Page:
Jonathan Liebmann has been named a World Economic Forum Global Shaper for his success in regenerating the inner city and driving development.
THE man behind the inner city’s Maboneng Precinct, Jonathan Liebmann, has been selected as a Global Shaper and will represent South Africa at the World Economic Forum (WEF) gathering in Addis Ababa, Ethiopia, in May.
Global Shapers are “young, extraordinary individuals with great potential for future leadership roles in society”. They are aged between 20 and 30 years.
The WEF is “an independent international organisation committed to improving the state of the world by engaging business, political, academic and other leaders of society to shape global, regional and industry agendas”, according to the organisation’s website.
It estimates that 50 percent of the world’s population is under the age of 27, mostly living in urban areas. “With this in mind, we are becoming increasingly aware that solutions to our global challenges must purposefully engage youth at all levels – locally, regionally, nationally and globally. This generation has the passion, dynamism and entrepreneurial spirit to shape the future.”
It already has a community of Young Global Leaders, who are in their mid- to late-30s, but it was felt that, in view of a younger world, a new community should be created – the Global Shapers hub. It will “provide youth with a global platform to shape the future – integrating the personal, community and global dimension”, which is united by “a common desire to channel the members’ tremendous energy and enthusiasm into building a more peaceful and inclusive world”.
Liebmann says modestly of the nomination: “I guess I am quite excited about it.” He is 29 years old, and says he joins another 15 Global Shapers in South Africa.
The Maboneng Precinct, in downtown Johannesburg, consists of Arts on Main and Main Street Life, two highly successful refurbishment developments that provide work and recreation spaces to artists, filmmakers, fashion designers, actors, entrepreneurs and residents who have moved into the exciting spaces with enthusiasm. Liebmann recently completed three other buildings, which are already occupied: The Main Change, Revolution House and Fox Street Studios.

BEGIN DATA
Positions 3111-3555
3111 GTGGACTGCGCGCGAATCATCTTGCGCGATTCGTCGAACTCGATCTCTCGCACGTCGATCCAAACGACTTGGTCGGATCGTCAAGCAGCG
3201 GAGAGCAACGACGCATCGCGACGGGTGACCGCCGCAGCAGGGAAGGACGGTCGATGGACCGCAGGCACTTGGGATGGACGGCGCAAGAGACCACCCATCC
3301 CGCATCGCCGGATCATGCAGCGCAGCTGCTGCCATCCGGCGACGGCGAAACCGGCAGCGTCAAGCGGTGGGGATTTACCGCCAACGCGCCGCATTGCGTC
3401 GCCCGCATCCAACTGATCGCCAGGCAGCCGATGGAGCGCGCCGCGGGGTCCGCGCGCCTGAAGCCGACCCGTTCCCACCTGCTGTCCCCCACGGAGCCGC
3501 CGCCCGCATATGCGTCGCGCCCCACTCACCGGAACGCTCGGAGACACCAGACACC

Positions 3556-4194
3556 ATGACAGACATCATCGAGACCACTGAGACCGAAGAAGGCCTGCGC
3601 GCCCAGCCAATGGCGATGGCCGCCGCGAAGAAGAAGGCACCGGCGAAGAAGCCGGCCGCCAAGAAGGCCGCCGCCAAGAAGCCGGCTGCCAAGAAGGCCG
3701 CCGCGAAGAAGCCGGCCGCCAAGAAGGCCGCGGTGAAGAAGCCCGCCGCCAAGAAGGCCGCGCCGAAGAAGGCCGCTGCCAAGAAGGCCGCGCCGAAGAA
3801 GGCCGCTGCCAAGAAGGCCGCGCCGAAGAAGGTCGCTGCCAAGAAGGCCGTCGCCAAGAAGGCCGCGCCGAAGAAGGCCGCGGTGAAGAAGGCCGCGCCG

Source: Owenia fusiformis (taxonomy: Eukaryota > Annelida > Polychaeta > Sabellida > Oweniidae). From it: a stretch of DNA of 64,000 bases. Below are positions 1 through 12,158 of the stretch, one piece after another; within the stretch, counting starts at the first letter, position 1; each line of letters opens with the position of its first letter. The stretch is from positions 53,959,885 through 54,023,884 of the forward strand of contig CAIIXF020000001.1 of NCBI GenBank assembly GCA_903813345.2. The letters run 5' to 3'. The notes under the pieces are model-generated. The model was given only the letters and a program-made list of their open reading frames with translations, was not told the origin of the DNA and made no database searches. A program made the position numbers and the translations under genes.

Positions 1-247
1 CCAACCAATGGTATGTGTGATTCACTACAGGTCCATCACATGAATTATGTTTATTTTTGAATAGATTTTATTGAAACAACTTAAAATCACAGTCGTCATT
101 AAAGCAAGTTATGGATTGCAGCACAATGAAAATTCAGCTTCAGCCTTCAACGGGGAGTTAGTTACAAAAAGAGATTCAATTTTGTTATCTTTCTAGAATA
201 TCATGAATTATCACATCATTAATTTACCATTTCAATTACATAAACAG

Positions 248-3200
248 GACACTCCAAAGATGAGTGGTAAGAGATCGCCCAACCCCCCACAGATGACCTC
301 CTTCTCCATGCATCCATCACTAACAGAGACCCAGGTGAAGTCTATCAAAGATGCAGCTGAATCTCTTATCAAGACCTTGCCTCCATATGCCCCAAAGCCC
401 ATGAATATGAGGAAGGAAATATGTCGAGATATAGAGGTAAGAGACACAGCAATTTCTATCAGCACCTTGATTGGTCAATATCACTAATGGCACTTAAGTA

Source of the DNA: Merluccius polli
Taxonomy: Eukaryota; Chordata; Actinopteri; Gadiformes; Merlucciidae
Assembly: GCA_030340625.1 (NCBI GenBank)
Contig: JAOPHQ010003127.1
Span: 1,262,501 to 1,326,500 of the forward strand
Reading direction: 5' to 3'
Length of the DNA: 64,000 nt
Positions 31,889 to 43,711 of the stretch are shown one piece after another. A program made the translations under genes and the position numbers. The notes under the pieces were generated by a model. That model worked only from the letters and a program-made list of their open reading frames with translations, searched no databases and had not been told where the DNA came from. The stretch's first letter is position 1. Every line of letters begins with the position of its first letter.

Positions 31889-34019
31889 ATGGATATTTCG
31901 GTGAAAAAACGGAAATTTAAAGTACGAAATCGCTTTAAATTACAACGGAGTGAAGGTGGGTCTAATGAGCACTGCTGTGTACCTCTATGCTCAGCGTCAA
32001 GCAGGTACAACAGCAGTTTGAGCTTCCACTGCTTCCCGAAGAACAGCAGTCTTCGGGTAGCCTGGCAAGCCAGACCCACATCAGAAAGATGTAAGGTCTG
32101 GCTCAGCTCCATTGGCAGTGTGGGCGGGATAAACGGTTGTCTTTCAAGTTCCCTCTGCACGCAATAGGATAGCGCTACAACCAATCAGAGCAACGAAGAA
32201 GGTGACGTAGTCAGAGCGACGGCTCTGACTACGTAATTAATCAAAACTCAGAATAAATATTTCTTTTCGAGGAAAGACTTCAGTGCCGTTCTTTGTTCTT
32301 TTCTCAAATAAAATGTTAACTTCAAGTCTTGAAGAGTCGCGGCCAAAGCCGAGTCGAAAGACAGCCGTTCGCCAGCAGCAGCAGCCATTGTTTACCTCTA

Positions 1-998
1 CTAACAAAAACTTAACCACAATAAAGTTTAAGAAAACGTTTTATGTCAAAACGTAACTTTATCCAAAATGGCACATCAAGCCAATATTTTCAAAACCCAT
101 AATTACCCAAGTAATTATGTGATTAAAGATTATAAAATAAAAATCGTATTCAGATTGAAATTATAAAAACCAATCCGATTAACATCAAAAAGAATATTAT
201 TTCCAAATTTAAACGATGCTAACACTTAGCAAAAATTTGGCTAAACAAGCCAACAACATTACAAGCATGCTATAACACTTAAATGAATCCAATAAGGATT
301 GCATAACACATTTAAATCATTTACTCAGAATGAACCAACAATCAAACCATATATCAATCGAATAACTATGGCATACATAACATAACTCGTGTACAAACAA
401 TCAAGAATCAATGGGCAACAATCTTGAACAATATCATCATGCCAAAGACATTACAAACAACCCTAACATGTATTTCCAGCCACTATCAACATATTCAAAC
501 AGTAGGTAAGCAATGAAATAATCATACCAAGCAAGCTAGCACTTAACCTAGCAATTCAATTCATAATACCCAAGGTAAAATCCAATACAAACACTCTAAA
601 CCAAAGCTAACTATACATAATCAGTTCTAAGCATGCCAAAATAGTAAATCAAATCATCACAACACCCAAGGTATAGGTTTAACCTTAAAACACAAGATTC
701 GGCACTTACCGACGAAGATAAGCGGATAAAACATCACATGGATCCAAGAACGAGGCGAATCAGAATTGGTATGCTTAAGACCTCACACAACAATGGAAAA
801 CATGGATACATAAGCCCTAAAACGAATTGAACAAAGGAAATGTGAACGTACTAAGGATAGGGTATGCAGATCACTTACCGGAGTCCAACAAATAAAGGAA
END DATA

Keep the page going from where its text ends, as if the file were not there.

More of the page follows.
In his precinct, Liebmann bought several derelict warehouse and office buildings and converted them into have-to-be-there places that have rejuvenated the eastern edge of the CBD. The area now offers restaurants, markets, flats and penthouses, a hotel, galleries, shops, a cinema and creative work spaces. He is also building his own house on the top of one of the buildings.
“I am passionate about upgrading the environment and bringing people back into the city, creating new jobs and creating entrepreneurs,” Liebmann said in his You Tube election video.
His biggest success had been in creating many young new business owners. “All these developments have facilitated the emergence of new businesses, and what comes of the new businesses is new employment.”
Liebmann is keen to promote economic development in the city, and has created a brand called Made in Maboneng. The entrepreneurs who have moved into the building are encouraged to use each other’s services; it means that they are buying locally, encouraging local businesses, and giving new businesses a kick-start.
“This should happen across the entire city, but not just the city, the suburbs and the whole of South Africa.”
He will soon have a directory of retailers and others offering services in the area.
In May 2010, Liebmann picked up a Johannesburg Development Agency Halala Joburg Award in the Relaxing and Playing Joburg category, which acknowledged his use of “new and old buildings to provide unique recreational spaces”.
He was also recently invited to give a TEDx talk in Stellenbosch. He says that being a Global Shaper has put him in a “relatively public position”. It means he now has a platform in which to engage with public officials in a way he has not done beforehand. “I am making decisions that affect the public realm.”
There is a network of hubs of Global Shapers around the world, stretching from Ottawa in Canada to Beijing in China. In South Africa, there are hubs in Johannesburg, Cape Town and Tshwane. Global Shapers are expected to organise events and activities that have a huge effect on their local community, thus catalysing fresh ideas and entrepreneurial solutions to their cities’ challenges.
“Shapers will also get involved in cross-mentoring with other World Economic Forum communities.”
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